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South African Journal of Sports Medicine

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Doping in sport: Attitudes, beliefs and knowledge of competitive high-school athletes in Gauteng Province

K Nolte, BJM Steyn, L Fletcher, PE Krüger

Abstract


Objective. To determine the attitudes, beliefs and knowledge of talented young athletes residing in Gauteng regarding prohibited performance-enhancing drugs (PEDs) and anti-doping rules and regulations.
Methods. This was a survey study using a quantitative research approach. South African TuksSport academy athletes at the High Performance Centre, University of Pretoria, and competitive high-school athletes at four private high schools in Gauteng completed the survey. A selfdetermined, structured questionnaire was used to establish the attitudes, beliefs and knowledge of the athletes.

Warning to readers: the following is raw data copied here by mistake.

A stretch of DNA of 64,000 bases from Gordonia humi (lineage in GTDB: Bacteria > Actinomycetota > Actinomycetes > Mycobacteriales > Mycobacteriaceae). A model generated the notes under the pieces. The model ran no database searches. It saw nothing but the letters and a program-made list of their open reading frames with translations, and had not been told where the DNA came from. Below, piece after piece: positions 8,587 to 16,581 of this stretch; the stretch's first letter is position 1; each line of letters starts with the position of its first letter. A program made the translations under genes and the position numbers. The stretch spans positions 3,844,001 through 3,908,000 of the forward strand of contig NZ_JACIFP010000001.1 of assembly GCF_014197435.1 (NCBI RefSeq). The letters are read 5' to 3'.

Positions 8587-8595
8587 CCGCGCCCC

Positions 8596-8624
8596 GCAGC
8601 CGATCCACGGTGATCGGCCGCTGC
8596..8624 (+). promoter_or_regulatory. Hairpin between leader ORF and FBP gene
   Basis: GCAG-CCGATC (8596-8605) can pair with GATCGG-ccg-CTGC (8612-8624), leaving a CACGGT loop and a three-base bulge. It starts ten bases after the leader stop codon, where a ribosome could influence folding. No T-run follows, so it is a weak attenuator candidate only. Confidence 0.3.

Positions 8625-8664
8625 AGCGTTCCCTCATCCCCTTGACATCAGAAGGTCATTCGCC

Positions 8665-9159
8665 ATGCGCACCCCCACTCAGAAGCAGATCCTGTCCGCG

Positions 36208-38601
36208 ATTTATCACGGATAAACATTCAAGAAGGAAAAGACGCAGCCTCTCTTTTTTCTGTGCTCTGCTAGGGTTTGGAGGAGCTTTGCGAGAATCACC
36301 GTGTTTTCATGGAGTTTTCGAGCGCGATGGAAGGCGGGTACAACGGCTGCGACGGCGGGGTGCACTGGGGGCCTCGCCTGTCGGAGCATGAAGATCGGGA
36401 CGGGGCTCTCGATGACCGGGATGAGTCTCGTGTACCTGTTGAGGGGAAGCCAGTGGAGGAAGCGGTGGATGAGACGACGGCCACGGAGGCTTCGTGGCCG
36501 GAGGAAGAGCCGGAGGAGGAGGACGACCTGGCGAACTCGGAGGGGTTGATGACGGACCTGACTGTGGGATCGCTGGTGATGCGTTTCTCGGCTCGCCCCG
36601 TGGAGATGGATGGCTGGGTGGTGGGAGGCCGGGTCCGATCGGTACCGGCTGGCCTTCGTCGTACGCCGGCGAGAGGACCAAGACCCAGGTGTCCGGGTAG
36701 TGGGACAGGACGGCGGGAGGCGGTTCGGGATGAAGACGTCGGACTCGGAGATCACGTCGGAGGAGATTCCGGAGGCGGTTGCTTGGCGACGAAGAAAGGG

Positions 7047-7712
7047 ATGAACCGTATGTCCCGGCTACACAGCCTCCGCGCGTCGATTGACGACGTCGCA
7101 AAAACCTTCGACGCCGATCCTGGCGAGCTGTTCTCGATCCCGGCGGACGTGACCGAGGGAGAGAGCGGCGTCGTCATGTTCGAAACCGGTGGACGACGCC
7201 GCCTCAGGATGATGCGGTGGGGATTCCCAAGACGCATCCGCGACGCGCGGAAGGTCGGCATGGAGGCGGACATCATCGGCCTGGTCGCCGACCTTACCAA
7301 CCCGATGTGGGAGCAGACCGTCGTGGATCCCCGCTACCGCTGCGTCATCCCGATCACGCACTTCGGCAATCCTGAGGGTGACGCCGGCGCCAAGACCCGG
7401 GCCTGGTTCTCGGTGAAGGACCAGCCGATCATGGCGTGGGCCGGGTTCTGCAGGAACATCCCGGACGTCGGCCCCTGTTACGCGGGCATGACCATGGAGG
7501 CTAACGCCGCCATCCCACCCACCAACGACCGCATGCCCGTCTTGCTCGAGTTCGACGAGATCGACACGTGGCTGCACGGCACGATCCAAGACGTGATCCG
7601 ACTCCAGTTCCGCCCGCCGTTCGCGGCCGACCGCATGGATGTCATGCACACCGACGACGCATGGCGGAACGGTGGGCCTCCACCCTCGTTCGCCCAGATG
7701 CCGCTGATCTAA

Results. A total of 346 (208 males, 138 females) athletes, mean (standard deviation) age 16.9 (1.4) years participated in the survey. According to this survey, 3.9% of the athletes in this survey admitted to using a prohibited PED and more than 14.0% of the athletes said they would consider using a prohibited PED if they knew they would not get caught. Ambition (46.0%) and emotional pressure (22.5%) were the primary reasons why the athletes would consider using prohibited PEDs. Even though coaches appeared to be one of the main sources of information (on PEDs and anti-doping rules), only 42.1% of the athletes felt that they were well informed.
Conclusion. Controlling doping by means of testing is important. However, it may be necessary to put more  emphasis on changing attitudes towards doping and implementing additional educational programmes.



http://dx.doi.org/10.17159/2413-3108/2014/v26i3a103
AJOL African Journals Online